Murray, Cantwell, and Nuke Waste
July 17, 2002

Maria Tomchick

Last week, the Senate approved the plan to ship nuclear waste to Yucca Mountain, against the wishes of the home-state, Nevada.

Aside from the fact that Yucca Mountain is geologically unstable (it recently suffered a 4.8 earthquake), the plan is idiotic simply because it's not a solution for our nuclear waste problem. Only a fraction of the country's waste will go to Yucca Mountain; when it's full, there will still be waste piles left at hundreds--if not thousands--of sites all across the US.

Interestingly, our two US senators from Washington State--Patty Murray and Maria Cantwell--were split on the Yucca Mountain issue, which clearly showed the main differences between the two legislators. Maria Cantwell, a former executive for a high-tech company, was against the Yucca Mountain storage site for all the right reasons. She obviously understood the factual, technical problems of waste storage and the potential dangers.

That's because Cantwell sits on the Senate's Energy and Natural Resources Committee, where she's had a good, firsthand look at the Bush administration's efforts to avoid cleaning up Hanford and other waste sites around the country.

Instead of deferring to her junior colleague's knowledge on this topic, Patty Murray voted reflexively for the Yucca Mountain site and cited her fear that Hanford might become the alternative national nuclear storage site. Murray's fear is probably based on her own execrable record in regards to nuclear waste issues, particularly her many years of ignoring the Clinton administration's efforts to avoid cleaning up Hanford.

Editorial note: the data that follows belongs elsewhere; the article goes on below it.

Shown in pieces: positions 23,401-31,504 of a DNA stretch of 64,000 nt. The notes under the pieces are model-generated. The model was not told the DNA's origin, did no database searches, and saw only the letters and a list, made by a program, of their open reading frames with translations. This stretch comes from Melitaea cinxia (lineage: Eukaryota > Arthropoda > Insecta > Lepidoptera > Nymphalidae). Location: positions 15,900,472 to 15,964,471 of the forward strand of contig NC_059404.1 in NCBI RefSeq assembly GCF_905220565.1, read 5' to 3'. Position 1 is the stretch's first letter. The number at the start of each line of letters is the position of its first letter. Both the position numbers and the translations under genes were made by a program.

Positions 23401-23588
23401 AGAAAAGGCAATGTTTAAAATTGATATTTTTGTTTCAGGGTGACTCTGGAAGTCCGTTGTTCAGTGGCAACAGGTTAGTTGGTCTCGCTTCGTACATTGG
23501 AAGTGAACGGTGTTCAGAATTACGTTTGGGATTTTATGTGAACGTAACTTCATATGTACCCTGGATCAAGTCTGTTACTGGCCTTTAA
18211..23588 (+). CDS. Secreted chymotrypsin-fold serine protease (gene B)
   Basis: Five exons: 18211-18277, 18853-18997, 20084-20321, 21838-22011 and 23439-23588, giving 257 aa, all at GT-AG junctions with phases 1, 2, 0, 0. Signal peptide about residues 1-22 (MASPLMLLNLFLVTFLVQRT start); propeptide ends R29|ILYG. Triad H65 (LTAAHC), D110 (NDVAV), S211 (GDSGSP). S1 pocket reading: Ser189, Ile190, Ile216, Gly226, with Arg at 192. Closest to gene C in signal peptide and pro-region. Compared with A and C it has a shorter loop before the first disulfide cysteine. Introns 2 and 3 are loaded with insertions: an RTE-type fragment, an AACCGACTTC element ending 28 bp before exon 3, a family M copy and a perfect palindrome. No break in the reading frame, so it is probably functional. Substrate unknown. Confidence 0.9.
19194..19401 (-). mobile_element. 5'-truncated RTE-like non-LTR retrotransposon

Of course, we can't rule out Murray's new role as major fundraiser for the national Democratic Party. Utility companies, energy companies, and waste disposal firms have a lot of money waiting for the politicians that help them open a national nuclear waste storage site. Yucca Mountain will take the pressure off them to stop generating nuclear waste.

While Yucca Mountain has cleared all the political hurdles, it still has to fend off lawsuits and wend its way through the licensing process. With Congress' support, however, all that just became a lot easier. It's biggest hurdle, however, may be public outcry and a revitalized anti-nuke movement.

Tons of hazardous, radioactive material will have to be shipped on trucks and trains to Nevada from all over the US, including through major cities. To find out how much waste will be shipped through Washington state and where, I went to The Environmental Working Group's website at

The EWG, a non-profit research group based in Washington DC, has a new database of proposed shipping routes for nuclear waste. I typed in my Seattle address and up popped a route map showing shipments from the Trojan Nuclear power plant in Satsop southbound through Portland, OR. I also found the following information:

Number of people in Washington that live within 1 mile of a nuclear transportation route: 199,347

Schools within 1 mile of the proposed route in Washington: 87

Hospitals within 1 mile: 5

Fatal tractor-trailer wrecks in Washington 1994-2001: 1,741

Nuclear waste shipments in Washington over the life of the project: 16,315 if by truck or 3,216 if by train.

And, most importantly:

Nuclear waste in Washington now: 391 metric tons. Nuclear waste in Washington if Yucca Mt. Project proceeds to completion: 586 metric tons.

In other words, a real solution to our nuclear waste problem would mean eliminating as many sources of nuclear waste as possible. Yucca Mountain, unfortunately, would do the opposite. Opening a new national waste repository would take the pressure off the nuke industry to stop generating waste.

Unless, of course, the public decides to blockade the trucks and trains, or sue to keep them off our streets.